Stories about the local, state, or national economy.

Courtesy of BCSF

The Bethel Community Service Foundation has eight $2,000 grants from the COVID-19 Response Fund to help nonprofits and businesses that are on the frontlines of the coronavirus pandemic. 

Katie Basile / KYUK

The article originally appeared on Alaska Public Media. 

According to documents filed in federal court, Alaska’s largest rural airline is $90 million in debt and could be forced to sell its assets and shut down permanently. This would put rural travel and supply lines in peril unless the government or new investors come to the aid of the bankrupt company.

Dean Swope / KYUK

The Orutsararmiut Native Council in Bethel has chosen a new executive director: longtime Bethel resident, and current city council member, Mark Springer. Springer is not Alaska Native, but he doesn’t think that’s a problem. He says that his experience in politics and nonprofits will help the tribe continue its goals to provide for its members.

The Paycheck Protection Program and the Economic Injury Disaster Loan are two forgivable loans available to businesses affected by the COVID-19 pandemic.
Small Business Administration

Small businesses in the Y-K Delta that are struggling financially during the COVID-19 pandemic should apply for forgivable loans paid for by the $2.2 trillion CARES Act. It may be confusing how much money is available, how you can apply, and when you would receive those funds.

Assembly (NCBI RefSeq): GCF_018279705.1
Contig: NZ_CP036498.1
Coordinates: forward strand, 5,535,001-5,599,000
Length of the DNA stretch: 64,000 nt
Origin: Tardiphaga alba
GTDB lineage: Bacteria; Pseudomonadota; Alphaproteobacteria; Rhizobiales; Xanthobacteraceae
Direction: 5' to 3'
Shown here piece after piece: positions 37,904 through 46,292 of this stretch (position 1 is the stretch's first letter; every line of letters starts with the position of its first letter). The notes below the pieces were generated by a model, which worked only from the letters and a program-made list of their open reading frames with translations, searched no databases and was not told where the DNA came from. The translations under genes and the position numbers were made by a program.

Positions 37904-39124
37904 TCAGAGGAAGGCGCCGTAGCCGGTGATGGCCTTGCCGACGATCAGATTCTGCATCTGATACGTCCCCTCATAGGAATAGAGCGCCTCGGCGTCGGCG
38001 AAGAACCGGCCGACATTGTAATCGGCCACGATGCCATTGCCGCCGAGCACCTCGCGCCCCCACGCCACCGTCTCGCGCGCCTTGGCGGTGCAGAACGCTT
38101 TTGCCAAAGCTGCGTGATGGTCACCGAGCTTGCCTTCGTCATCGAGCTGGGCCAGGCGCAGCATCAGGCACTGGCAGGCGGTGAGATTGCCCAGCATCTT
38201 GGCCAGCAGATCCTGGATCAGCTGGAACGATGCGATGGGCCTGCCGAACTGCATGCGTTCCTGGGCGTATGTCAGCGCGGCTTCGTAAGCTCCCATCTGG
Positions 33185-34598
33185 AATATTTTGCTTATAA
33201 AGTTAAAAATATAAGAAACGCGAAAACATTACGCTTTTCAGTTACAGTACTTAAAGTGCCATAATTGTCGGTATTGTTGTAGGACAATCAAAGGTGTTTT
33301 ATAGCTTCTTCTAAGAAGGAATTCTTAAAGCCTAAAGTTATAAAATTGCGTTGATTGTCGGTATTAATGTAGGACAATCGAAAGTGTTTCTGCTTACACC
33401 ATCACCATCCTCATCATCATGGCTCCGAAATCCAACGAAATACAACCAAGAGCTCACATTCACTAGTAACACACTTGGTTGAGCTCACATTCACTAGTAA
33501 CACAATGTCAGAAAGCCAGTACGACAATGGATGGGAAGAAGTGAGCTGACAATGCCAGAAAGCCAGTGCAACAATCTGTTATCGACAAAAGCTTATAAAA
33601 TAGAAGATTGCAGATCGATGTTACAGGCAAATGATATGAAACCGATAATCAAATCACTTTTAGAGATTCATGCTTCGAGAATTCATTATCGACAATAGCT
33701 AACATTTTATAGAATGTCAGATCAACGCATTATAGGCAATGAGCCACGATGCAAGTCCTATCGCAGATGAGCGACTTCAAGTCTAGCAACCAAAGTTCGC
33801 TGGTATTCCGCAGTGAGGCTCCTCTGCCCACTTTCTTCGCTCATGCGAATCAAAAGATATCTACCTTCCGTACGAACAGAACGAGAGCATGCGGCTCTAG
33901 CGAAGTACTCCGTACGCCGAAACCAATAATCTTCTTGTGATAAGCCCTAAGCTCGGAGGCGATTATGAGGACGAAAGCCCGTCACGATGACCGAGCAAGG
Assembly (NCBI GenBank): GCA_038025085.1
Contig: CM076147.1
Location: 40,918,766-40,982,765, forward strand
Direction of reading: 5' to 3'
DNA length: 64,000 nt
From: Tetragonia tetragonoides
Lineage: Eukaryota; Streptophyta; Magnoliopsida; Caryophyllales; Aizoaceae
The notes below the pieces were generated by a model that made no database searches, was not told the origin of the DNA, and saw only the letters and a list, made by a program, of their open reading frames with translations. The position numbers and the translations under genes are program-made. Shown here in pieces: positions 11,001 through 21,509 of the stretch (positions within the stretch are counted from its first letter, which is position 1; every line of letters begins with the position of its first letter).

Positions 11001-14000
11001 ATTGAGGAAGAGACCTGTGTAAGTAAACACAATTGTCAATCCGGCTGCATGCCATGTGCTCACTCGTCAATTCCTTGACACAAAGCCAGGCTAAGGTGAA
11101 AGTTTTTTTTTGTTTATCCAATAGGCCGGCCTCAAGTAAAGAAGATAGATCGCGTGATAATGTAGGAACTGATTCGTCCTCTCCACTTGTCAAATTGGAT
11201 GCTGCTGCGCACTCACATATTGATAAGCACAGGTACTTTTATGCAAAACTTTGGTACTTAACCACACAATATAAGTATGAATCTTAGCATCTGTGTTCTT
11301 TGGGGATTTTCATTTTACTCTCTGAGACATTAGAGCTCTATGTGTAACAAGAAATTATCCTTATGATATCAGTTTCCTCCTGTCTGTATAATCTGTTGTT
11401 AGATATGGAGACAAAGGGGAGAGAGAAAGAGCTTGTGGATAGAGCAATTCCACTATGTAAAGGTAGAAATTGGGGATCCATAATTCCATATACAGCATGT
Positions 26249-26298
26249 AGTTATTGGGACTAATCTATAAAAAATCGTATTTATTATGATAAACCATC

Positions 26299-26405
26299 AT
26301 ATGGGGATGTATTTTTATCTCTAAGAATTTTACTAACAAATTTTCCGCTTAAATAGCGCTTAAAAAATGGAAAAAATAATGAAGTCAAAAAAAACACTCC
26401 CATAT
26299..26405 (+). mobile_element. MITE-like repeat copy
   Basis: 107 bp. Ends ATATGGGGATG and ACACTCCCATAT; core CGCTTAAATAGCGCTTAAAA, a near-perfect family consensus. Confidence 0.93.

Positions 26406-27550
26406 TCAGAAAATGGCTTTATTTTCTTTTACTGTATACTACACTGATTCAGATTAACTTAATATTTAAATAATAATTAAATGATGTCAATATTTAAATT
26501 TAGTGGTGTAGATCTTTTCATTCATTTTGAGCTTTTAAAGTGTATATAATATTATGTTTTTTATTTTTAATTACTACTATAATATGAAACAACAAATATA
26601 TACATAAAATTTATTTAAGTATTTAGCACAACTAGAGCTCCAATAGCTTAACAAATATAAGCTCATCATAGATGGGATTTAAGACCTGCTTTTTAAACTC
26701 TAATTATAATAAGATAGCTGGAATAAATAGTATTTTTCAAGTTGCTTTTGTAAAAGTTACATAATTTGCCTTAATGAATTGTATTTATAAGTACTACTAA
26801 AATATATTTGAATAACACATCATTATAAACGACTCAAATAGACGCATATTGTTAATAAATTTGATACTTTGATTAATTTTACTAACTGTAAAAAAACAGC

A boat rides down a river near Quinhagak.
Krysti Shallenberger / KYUK

Quinhagak community leaders are asking the State of Alaska to close sport fishing in the waterways of the Kuskokwim Bay this summer. The request precedes an appeal from Dillingham city and tribal leaders asking the governor to close Bristol Bay’s commercial salmon fishery.

Dean Swope / KYUK

Donlin Gold has suspended its drilling program, and plans to remove most of its employees from its remote work camp in the Yukon-Kuskokwim Delta starting April 9. This comes as the state ramps up health mandates to prevent the spread of the coronavirus. 

An Alaska Airlines plane at Juneau International Airport on March 3, 2003.
Creative Commons photo by Gillfoto

Alaska Airlines says that it will keep flying to all the communities it currently serves. The company issued a news release stating this commitment after Ravn Air Group’s abrupt announcement that it would end all flights, lay off employees, and file for bankruptcy.

Courtesy of Alaska Department of Transportation

The tiny Kuskokwim River village of Stony River is trying to figure out how to get basic medical and food supplies for its residents after RavnAir halted flights to Yukon-Kuskokwim Delta villages on April 2. While one airline will bring mail to Stony River, how the community will get medicine and sanitation supplies is still in question. Ravn’s decision made it harder for Stony River to prepare for a COVID-19 outbreak.

Virus or not, the U.S. Census is underway. Americans are going online, to the phone, and to the mailbox to complete the once-a-decade questionnaire. But so far, Alaska has the lowest response rate of any state in the union.

Ravn To Stop All Service, Lay Off All Staff, And File For Bankruptcy

Apr 5, 2020
RavnAir Group is suspending all operations and temporarily laying off all staff.
Katie Basile / KYUK

After announcing a drastic cut to service last week, RavnAir Group said on April 5 that it would park all 72 of its planes, lay off its remaining staff, and file for Chapter 11 Bankruptcy.